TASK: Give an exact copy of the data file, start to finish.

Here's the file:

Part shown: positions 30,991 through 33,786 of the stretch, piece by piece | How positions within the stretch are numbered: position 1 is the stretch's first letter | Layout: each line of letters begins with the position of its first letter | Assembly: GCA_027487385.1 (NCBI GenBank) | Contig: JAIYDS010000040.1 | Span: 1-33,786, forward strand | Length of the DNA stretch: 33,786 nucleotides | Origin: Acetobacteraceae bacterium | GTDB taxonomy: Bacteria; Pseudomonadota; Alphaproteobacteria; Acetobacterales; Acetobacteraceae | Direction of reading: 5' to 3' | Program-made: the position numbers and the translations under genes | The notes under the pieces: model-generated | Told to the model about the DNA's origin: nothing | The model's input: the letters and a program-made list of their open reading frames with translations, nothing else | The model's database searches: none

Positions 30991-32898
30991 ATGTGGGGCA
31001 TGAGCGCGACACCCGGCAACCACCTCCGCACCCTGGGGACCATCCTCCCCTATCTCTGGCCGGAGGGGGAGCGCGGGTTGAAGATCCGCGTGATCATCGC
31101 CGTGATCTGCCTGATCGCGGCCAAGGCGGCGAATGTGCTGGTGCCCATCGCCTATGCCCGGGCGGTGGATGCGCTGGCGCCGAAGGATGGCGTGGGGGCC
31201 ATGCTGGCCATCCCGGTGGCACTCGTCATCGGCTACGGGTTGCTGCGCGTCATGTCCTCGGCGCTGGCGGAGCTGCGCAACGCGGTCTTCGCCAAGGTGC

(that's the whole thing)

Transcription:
Part shown: positions 30,991 through 33,786 of the stretch, piece by piece | How positions within the stretch are numbered: position 1 is the stretch's first letter | Layout: each line of letters begins with the position of its first letter | Assembly: GCA_027487385.1 (NCBI GenBank) | Contig: JAIYDS010000040.1 | Span: 1-33,786, forward strand | Length of the DNA stretch: 33,786 nucleotides | Origin: Acetobacteraceae bacterium | GTDB taxonomy: Bacteria; Pseudomonadota; Alphaproteobacteria; Acetobacterales; Acetobacteraceae | Direction of reading: 5' to 3' | Program-made: the position numbers and the translations under genes | The notes under the pieces: model-generated | Told to the model about the DNA's origin: nothing | The model's input: the letters and a program-made list of their open reading frames with translations, nothing else | The model's database searches: none

Positions 30991-32898
30991 ATGTGGGGCA
31001 TGAGCGCGACACCCGGCAACCACCTCCGCACCCTGGGGACCATCCTCCCCTATCTCTGGCCGGAGGGGGAGCGCGGGTTGAAGATCCGCGTGATCATCGC
31101 CGTGATCTGCCTGATCGCGGCCAAGGCGGCGAATGTGCTGGTGCCCATCGCCTATGCCCGGGCGGTGGATGCGCTGGCGCCGAAGGATGGCGTGGGGGCC
31201 ATGCTGGCCATCCCGGTGGCACTCGTCATCGGCTACGGGTTGCTGCGCGTCATGTCCTCGGCGCTGGCGGAGCTGCGCAACGCGGTCTTCGCCAAGGTGC